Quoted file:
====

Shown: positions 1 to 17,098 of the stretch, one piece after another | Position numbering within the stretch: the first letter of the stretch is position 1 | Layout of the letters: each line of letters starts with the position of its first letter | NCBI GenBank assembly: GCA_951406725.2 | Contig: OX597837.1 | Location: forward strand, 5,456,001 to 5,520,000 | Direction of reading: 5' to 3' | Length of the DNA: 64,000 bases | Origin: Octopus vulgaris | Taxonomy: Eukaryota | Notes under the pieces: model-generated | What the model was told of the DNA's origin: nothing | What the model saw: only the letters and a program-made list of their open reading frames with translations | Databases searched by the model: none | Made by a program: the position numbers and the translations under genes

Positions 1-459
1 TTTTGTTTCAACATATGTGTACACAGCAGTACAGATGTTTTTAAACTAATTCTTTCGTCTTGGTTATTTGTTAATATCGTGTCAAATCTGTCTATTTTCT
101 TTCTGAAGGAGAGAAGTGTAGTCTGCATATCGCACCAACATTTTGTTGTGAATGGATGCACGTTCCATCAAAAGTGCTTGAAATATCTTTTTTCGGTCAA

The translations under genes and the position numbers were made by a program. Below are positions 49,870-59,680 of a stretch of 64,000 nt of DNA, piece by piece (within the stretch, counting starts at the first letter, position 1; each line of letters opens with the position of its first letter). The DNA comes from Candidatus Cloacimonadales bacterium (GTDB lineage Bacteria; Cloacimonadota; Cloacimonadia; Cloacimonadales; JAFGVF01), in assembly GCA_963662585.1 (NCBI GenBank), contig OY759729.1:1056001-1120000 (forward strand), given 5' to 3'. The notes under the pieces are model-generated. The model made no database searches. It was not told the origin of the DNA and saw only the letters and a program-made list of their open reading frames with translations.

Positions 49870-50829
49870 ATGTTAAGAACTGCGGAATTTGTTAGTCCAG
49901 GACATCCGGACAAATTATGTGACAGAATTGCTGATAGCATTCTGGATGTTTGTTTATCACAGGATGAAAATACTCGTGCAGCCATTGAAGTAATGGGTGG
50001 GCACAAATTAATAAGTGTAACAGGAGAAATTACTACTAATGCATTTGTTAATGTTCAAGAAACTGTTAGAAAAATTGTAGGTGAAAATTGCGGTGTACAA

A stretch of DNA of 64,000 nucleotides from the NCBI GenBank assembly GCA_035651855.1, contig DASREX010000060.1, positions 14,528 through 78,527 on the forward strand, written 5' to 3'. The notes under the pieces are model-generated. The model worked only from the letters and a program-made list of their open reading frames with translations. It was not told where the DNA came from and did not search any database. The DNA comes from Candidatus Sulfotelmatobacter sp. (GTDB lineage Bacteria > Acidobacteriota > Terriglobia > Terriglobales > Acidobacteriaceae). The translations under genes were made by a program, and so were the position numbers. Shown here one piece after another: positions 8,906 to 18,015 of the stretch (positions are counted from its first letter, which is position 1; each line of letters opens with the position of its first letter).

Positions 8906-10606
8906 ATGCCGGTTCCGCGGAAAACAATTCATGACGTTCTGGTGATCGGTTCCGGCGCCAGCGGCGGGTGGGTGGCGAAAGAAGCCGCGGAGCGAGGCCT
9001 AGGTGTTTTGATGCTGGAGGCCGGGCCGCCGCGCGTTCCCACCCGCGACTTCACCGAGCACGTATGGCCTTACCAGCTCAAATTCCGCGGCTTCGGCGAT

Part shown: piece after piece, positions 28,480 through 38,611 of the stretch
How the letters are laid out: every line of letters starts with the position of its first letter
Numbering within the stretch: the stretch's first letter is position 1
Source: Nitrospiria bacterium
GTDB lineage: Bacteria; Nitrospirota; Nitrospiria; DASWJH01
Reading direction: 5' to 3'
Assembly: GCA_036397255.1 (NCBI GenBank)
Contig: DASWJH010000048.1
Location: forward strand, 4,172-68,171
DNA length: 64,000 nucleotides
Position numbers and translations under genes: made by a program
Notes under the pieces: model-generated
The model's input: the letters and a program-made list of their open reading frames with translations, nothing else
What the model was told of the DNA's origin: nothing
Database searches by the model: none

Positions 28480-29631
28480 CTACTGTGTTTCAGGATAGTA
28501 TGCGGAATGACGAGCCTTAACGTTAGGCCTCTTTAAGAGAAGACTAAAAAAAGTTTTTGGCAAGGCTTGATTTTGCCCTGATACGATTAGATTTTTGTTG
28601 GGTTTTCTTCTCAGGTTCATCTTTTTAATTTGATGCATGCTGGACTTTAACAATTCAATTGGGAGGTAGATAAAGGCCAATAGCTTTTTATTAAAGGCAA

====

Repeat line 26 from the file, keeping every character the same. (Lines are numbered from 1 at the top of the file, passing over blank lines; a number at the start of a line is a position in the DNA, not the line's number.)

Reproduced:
The model's input: the letters and a program-made list of their open reading frames with translations, nothing else